TL;DR: Back in 2017, I made a personal goal to get accepted to speak at 4 conferences. I made it 🎉 and used the experience to launch CFP Land, a free tool to help conference speakers keep up with CFPs (Calls for Proposals) 📣
In 2017, I set myself a goal to get accepted to speak at 4 technical conferences.
I’m a big goals person — every month I reassess my list of personal goals, record my progress, and make adjustments as necessary — so when I set out to do something, I usually figure out a way to make it happen.
I had done enough presenting, teaching, singing and acting in my life to feel pretty comfortable on a stage, but I had never tried to break into the tech conference scene. Like many software developers, I felt that I didn’t really have that much to talk about, that my experience was not unique, and that someone in the audience would call me out for being a fraud.
Overcoming the Fear
Grappling with the fear of inadequacy is a lifelong pursuit for many of us. I’m fortunate to not be crippled by it, but it still took me years to put myself out there and give a technical talk.
The way I overcame this fear was to start small. As I came up with talk ideas I pitched them to local meetups and code bootcamps. After giving some of these talks, I realized that the audience isn’t as scary as I thought. These are just other developers who genuinely want to learn something, and I’m lucky enough to be helping them!
Setting the Goal
Four conferences was arbitrary. It felt like enough that I would be able to call myself a “real” conference speaker, but not so many that I would have to travel all the time. I love traveling, but with a wife and puppy at home, I have practical limits.
So, I settled on four, and started forming a plan for making it happen.
Making a Plan
When I create a personal goal, I don’t just write it down and check on it. The important part to goal-setting is making measurable milestones that you believe will help you achieve that goal. In this case, I started by making a sub-goal:
Sub-Goal: Get Accepted to Speak at One Conference
- ✅ Write 2 conference talk proposals
- ✅ Create slides for the proposed talks
- ✅ Find 40+ conference CFPs
- ✅ Submit 2 proposals to 3+ conferences per week until I get accepted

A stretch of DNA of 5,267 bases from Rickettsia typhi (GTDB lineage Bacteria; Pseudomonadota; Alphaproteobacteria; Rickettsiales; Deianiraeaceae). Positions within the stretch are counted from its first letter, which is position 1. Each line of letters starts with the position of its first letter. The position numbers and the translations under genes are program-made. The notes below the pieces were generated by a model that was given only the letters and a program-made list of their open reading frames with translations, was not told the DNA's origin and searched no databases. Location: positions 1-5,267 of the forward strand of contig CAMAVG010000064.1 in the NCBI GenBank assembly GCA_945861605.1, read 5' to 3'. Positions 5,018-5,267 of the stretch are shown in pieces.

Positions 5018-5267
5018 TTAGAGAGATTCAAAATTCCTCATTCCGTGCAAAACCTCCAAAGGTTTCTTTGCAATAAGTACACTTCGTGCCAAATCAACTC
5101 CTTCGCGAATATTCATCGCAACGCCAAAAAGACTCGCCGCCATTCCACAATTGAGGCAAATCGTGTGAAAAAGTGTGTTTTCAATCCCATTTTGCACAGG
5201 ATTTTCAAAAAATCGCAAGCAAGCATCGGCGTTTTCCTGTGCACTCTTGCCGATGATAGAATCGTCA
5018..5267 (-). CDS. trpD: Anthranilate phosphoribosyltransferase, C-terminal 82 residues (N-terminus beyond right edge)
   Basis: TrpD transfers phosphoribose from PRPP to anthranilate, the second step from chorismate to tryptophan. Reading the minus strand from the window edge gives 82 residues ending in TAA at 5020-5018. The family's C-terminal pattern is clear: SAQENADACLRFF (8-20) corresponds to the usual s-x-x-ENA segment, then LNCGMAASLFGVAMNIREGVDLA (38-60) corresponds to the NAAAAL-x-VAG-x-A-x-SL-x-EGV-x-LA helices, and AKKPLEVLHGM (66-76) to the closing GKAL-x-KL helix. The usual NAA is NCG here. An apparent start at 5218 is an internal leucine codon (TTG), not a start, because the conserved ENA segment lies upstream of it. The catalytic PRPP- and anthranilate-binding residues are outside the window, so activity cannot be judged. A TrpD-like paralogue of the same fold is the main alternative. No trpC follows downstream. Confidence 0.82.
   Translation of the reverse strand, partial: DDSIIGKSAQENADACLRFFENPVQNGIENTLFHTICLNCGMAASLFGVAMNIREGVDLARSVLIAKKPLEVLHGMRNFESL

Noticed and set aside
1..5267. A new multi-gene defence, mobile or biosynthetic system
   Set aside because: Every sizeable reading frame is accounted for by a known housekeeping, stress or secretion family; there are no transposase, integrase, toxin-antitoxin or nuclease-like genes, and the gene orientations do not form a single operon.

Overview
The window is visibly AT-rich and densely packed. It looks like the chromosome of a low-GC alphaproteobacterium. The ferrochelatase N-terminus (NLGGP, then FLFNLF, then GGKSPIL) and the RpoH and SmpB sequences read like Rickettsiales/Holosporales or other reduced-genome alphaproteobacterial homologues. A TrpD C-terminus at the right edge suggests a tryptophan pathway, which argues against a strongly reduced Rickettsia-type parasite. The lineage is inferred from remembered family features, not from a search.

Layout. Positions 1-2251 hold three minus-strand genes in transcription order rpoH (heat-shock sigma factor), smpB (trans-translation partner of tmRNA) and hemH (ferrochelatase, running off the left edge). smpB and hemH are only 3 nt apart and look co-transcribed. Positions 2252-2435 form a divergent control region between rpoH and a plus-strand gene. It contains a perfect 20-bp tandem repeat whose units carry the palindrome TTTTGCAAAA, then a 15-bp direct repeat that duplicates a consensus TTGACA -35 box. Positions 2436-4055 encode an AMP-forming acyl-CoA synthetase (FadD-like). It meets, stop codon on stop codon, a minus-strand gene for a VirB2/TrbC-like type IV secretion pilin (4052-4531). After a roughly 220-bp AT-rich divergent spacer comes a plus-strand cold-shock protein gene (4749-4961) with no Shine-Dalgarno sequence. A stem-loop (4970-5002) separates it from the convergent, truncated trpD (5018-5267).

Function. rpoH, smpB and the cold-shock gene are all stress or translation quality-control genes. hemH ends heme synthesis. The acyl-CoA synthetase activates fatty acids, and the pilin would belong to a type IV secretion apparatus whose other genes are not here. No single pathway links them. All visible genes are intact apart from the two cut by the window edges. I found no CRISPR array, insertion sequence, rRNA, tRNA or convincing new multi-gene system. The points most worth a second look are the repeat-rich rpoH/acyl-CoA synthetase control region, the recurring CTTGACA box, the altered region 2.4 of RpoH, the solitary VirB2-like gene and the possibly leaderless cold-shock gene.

As I worked my way through the checklist (it probably took about 12 weeks in all), I learned a lot about how to write a good proposal and what conferences usually looked for. I was very careful to read the conference’s CFP page, but I’ll admit that I sometimes submitted proposals that weren’t an ideal fit anyway.
Within a few weeks, I had gotten my first acceptance! Now I knew what it would take to get a talk accepted, and I felt like I had some momentum.
Oh Yeah, I Still Have to Prepare
With one conference booked, I started refining and practicing my proposed talk. The very first time I went through the slides it took me 25 minutes…for a 45 minute speaking slot…whoops!
But while I was preparing, I was surprised to see acceptances continue rolling in. I ended up getting 7 accepts in the first few months of pitching my talk.
It Doesn’t Always Work Out
I was excited, but started to run into some tough decisions. One conference in Romania was the same weekend as a family obligation and two conferences were on the exact same day, so I turned down the second one that accepted me. In another unexpected turn, one conference couldn’t get the attendance they needed, so it was cancelled outright.
That took my total for 2017/2018 down to four. A manageable number, and even better, I had hit my goal for the year! 🎉
The takeaway: CFPs seem hard, but they don’t have to be
I learned a lot in that first year speaking, and while I’ve dialed back the number of applications I submit, I’m still actively engaged in the speaking community, and submitting a few CFPs per month.
The whole experience has showed me that speaking isn’t as scary as it seems, and submitting winning CFPs isn’t a black art. It inspired me to create something that would help other speakers — new and experienced — improve their odds of success and become better, more prolific speakers, and thus CFP Land was born.
CFP Land: Never Miss a Call for Proposals Again
One of the most frustrating things for me was when I’d discover a great conference in a fantastic location just a few days or weeks too late. Once the CFP closes, you have to wait a whole year to get back in the mix, and keeping up with dozens of conferences is a lot of work.
Initially, I used Airtable to store all the conferences I could find. Each week, I’d manually check on them and update CFP dates and links as needed. It took valuable time away from the real work of writing proposals and practicing my talk, so I thought this problem needed a better solution.
Fortunately, other conference aggregators and CFP websites already exist, but the killer feature that they were missing was a single weekly reminder of all upcoming CFPs.
This seems obvious, but I wouldn’t have thought of it if I hadn’t spent months applying for CFPs. As a speaker, I don’t want a huge list of conferences or a bunch of noise — I just want a focused, weekly reminder of all the CFPs that would be right for me.
The Present and the Future
In its current iteration, CFP Land is an email newsletter with all the upcoming CFPs listed in chronological order. I also Tweet each CFP when it’s due in 30 days so followers have plenty of time to submit.
As speakers have joined, I’ve gotten some great feedback, and am working on improvements already. In the coming months, you’ll be able to filter CFPs by location, category, and whether or not travel/hotel costs are covered. I’m also working to get more data from more sources so speakers are really sure to never miss a CFP again.
Of course, I can’t continue improving CFP Land without input from other speakers! If you’re a technology conference speaker and you’ve got feedback, email me at [email protected] or sign up below to start getting the weekly newsletter 💌.